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Gender and emergencies: The role of CRVS

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Presentation by Shaida Badiee (Open Data Watch)
at the international conference on innovations in Civil Registration and Vital Statistics (CRVS) systems - Ottawa on 27-28 February 2018. See more at http://crvsinnovations.net

Published in: Government & Nonprofit
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Gender and emergencies: The role of CRVS

  1. 1. Gender and Emergencies: The Role of CRVS Innovations in CRVS Systems Conference International Development Research Centre Ottawa, Canada | February 27-28 2018 Shaida Badiee, Open Data Watch
  2. 2. Combating the Ebola crisis with sex-disaggregated data
  3. 3. Gender & Emergencies: What’s Needed Assistance and protection for women and girls Protection of civil, political and socioeconomic rights Timely and accurate data identify at risk populations Inclusion of women and girls in decision making and policy design
  4. 4. Gender & Emergencies: What’s Needed Assistance and protection for women and girls Protection of legal, political, and economic rights Timely and accurate data identify at risk populations Inclusion of women and girls in decision making and policy design A strong, well-functioning CRVS system is the foundation for all of these.
  5. 5. CRVS to improve outcomes for women and girls
  6. 6. 230 million, or 35 percent of children under the age of five do not have registered births. UNICEF’s Every Child Birth’s Right report 44% of countries worldwide do not have comprehensive birth and death registration data. OECD’s Development Co-operation Report Globally, two-thirds (38 million) of 56 million annual deaths are still not registered. World Health Organization Many benefits for women but weak systems The SDGs call for 100% birth registration and 80% death registration by 2030 yet...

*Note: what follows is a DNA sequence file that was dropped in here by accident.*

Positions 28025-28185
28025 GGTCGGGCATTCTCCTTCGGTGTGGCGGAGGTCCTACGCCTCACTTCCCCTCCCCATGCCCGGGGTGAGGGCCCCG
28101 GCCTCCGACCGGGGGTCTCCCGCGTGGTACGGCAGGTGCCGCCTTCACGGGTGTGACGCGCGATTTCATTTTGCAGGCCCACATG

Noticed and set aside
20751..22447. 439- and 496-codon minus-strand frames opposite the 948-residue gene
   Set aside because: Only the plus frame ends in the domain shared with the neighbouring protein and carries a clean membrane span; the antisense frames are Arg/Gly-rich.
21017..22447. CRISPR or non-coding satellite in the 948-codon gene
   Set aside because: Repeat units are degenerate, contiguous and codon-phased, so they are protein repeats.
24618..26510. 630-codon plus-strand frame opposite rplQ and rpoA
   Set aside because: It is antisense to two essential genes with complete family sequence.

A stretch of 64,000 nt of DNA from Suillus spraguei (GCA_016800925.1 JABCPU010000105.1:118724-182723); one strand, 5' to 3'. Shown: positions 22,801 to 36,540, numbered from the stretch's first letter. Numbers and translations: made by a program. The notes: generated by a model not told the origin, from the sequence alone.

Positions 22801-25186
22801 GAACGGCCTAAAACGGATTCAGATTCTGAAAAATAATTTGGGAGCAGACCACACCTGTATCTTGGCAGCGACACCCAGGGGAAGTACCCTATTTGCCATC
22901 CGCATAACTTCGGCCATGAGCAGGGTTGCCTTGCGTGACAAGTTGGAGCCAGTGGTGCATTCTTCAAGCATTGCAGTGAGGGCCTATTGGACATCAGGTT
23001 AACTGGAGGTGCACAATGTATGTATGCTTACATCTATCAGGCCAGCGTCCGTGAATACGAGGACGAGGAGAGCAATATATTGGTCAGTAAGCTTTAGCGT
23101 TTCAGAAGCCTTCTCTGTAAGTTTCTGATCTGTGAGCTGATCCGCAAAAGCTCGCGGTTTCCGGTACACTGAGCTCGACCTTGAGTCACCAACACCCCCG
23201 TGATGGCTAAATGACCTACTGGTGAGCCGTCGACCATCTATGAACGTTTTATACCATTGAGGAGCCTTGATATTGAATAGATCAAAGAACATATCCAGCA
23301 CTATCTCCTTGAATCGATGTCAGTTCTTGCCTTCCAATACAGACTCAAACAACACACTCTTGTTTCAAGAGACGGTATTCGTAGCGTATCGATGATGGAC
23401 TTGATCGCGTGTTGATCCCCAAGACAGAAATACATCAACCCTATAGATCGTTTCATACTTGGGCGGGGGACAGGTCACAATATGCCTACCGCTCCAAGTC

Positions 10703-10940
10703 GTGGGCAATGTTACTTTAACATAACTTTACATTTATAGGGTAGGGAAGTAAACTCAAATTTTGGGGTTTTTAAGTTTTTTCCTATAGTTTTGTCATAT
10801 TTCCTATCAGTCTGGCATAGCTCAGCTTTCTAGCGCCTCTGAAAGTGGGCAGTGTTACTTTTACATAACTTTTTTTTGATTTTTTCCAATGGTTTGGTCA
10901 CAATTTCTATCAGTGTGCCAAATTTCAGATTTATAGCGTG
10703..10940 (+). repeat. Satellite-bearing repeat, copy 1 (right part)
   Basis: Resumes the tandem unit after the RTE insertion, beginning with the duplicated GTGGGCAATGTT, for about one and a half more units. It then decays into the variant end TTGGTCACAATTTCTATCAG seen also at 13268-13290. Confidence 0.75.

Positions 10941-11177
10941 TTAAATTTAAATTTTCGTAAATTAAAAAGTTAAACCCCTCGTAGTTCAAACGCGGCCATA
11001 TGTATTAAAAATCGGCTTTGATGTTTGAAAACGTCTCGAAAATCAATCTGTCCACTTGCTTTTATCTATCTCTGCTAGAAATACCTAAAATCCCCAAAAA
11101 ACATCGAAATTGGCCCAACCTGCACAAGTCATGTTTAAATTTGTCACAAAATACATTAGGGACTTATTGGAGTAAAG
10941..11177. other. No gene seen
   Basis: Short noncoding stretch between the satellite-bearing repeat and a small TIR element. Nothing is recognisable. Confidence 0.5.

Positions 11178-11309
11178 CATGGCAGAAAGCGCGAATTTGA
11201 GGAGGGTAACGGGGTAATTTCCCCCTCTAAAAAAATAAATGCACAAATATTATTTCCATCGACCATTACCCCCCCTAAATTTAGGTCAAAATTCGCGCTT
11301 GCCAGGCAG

7. 7. Making the Invisible Visible: CRVS as a basis to meeting the 2030 Gender agenda • We convened statisticians, researchers, gender experts etc. to discuss a critical subject for the 2030 Agenda – Gender and CRVS. • We recognized the critical role CRVS plays in the SDGs, in the lives of women and girls, and within human right and legal frameworks. • We heard commitments and action plans from national governments, UN and international agencies, and civil society organizations. • We reviewed challenges and opportunities to make progress on CRVS and gender.
  8. 8. Summary of Key Messages • Prioritization: The importance of CRVS has been recognized but it needs to be prioritized under national development plans, statistical plans, and global agendas (Cape Town Global Action Plan, High Level Political Forum, HLG-PCCB, etc.) • Funding and finances: There is a need to strengthen and better communicate the economic, political social value for CRVS, leverage current initiatives and ongoing efforts, and find low- hanging fruits. • Partnership and collaboration: Strong CRVS systems require participation from all parts of government (Civil registry; health ministries; ministries of justice; statistical office) as well as private sector. • Knowledge and research: More knowledge is needed on what works, why it works, and how it works in regard to incentivizing registration and understanding the barriers women face. • Balance: There is a need to strike a balance between investing in ID systems and CRVS system as well as a balance between birth, marriage/divorce, and death.
  9. 9. Moving the CRVS-Gender Agenda Forward Ensure the results of the CRVS-Gender meetings are brought to the global agenda. Continue to offer opportunities for discussions and convene stakeholders to shape the future of the agenda. Share an outcome document from today’s meeting highlighting main discussion points, findings and recommendations.
  10. 10. www.opendatawatch.com @opendatawatch Shaida Badiee @shaidabadiee

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